The government will give MPs from English constituencies a new "veto" over laws affecting England only.
Commons Leader Chris Grayling said the change, also applying in some cases to Welsh MPs, would bring "real fairness to our constitutional arrangements".
SNP leader Nicola Sturgeon called the plan "staggering in the extent... of its hypocrisy and incoherence".
Labour said it was an "outrage" that ministers wanted to rush into making "profound constitutional change".
Shadow Commons leader Angela Eagle said the plans risked creating two classes of MPs and accused the Conservatives of a "cynical" attempt to "manufacture itself a very much larger" majority in the Commons.
Under the proposals, all MPs would continue to vote on all key stages of legislation.
But English MPs - and in some cases English and Welsh MPs - will have a veto in Westminster when debating matters that have been devolved to the devolved administrations.
MPs will debate the changes on 15 July, Mr Grayling said, and the system will be changed using the rules - known as standing orders - that dictate how Parliament conducts its business.
With more powers set to be devolved to the Scottish Parliament after September's independence referendum, Tory MPs have said it is not right that MPs representing Scottish constituencies can continue to determine laws affecting England only.
Mr Grayling told MPs that Scotland, Wales and Northern Ireland were getting a "stronger voice" and that it was "only fair" to do the same for England.
The Speaker will be asked to certify which bills or parts of bills relate to England or England and Wales only, he said.
- The Speaker will judge which parts of a bill relate to just England, or England and Wales
- An England-only committee stage will consider bills deemed "England-only in their entirety"
- Membership of this committee will reflect the number of MPs each party has in England
- Where sections of legislation relate only to England or England and Wales, agreement of a "Legislative Grand Committee" will be required
There will be no changes in the House of Lords, Mr Grayling said. But where Lords amendments are certified as England or England and Wales only, a "double majority" system applies, meaning it will need a majority of both the whole House of Commons and MPs representing English or English and Welsh constituencies.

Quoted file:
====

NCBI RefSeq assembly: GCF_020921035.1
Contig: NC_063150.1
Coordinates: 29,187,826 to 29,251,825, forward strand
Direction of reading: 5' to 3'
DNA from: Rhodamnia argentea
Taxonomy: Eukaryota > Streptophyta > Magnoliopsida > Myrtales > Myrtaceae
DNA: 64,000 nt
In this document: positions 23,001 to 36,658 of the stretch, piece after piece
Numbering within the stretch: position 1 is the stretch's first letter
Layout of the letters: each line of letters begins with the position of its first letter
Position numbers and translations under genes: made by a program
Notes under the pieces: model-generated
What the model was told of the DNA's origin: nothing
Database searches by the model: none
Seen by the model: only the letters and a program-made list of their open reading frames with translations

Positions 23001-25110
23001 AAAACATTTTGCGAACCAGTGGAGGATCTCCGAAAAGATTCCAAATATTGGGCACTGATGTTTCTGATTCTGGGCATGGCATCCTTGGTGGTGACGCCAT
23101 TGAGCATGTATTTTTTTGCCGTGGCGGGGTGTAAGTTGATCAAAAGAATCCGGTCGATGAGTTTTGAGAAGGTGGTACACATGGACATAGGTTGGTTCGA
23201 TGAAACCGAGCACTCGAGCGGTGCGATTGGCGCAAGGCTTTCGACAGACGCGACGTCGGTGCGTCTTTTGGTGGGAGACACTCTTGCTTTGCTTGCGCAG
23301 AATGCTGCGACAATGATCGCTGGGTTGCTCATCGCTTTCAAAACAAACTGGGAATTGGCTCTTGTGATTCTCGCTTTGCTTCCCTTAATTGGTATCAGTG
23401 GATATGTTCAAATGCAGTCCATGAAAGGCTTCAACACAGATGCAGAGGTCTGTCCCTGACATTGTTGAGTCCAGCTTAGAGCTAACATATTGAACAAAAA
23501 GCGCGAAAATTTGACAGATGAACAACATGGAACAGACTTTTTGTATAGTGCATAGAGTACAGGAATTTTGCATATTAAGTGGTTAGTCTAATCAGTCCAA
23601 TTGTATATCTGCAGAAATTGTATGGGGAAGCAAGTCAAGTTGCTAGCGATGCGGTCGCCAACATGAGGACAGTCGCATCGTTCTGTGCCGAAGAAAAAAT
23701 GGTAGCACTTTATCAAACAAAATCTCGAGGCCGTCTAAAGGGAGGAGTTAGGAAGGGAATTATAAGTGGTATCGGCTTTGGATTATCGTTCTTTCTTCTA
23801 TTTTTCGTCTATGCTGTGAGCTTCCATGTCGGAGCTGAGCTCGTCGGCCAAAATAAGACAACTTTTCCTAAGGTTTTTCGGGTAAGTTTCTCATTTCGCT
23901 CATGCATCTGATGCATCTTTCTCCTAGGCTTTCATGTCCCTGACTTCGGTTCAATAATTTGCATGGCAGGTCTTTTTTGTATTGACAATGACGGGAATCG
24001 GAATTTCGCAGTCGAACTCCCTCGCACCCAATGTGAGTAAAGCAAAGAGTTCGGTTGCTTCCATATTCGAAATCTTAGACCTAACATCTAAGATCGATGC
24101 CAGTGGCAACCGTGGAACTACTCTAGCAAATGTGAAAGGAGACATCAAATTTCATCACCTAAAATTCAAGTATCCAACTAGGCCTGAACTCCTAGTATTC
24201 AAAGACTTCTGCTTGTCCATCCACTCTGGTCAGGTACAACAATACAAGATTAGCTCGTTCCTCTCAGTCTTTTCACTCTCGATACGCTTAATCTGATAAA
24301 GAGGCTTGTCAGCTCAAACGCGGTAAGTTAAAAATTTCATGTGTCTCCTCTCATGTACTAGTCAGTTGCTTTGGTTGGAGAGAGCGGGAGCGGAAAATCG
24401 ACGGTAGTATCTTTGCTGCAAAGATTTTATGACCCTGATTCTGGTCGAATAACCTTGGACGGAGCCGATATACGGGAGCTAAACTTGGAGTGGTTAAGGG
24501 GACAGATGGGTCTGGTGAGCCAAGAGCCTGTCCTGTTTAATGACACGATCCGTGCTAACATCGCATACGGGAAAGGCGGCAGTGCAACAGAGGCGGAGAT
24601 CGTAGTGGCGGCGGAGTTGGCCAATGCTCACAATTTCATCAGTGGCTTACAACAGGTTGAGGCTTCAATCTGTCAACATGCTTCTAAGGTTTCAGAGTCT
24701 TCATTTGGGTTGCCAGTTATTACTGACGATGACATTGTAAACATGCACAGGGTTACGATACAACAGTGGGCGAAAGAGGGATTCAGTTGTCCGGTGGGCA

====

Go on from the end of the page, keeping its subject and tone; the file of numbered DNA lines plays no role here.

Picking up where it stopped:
Tablet computers will be used to count MPs' votes as they walk through the voting lobbies so officials can instantly register whether they have used their veto in votes where the "double majority" rule applies.
To jeers from opposition benches, Mr Grayling said "Today we are answering the West Lothian Question", a reference to the constitutional anomaly that lets Scottish, Welsh and Northern Ireland MP at Westminster vote on measures that only apply in England.
West Lothian Question
- Many powers - like education - have been devolved from Westminster, and are the responsibility of the Scottish, Welsh and Northern Irish governments
- In 1977 Labour MP Tam Dalyell - the MP for West Lothian - highlighted what he saw as a dilemma caused by devolution: that Scottish MPs would carry on voting on English issues but English MPs wouldn't have a say on matters in Scotland
- He said it was absurd that he was able to vote on matters affecting the English town of Blackburn, Lancashire, not Blackburn, West Lothian, which was in his own constituency
- Debate over the anomaly has intensified with the new powers being handed to Scotland following its independence referendum
The SNP's Pete Wishart described the English votes policy as a "cobbled together unworkable mess", and said it was "totally unacceptable".
He said this policy showed that the Tories were doing their best to ensure Scotland would become an independent country.
His party leader Nicola Sturgeon said: "The Tories have produced a constitutional shambles - staggering in the extent of its hypocrisy and incoherence.
"Under these plans - which are all about cutting Scottish MPs out of votes which impact on Scotland and our budget - the Tories are proposing an 'English veto' and 'double majority'.
"I have been very clear that, at least in part, the level of support for independence will be determined by what the Tory government at Westminster does, as well as what the SNP Government does. And there is no question that the great disrespect shown to Scotland in these proposals is likely to have more people asking whether Westminster is capable of representing Scotland's interests at all."
Labour's Sir Gerald Kaufman, the father of the house, said the title of the motion, English votes for English laws, "sounds racist".
He added: "This government is undermining the whole basis of British democracy, right through from when the Magna Carta was signed."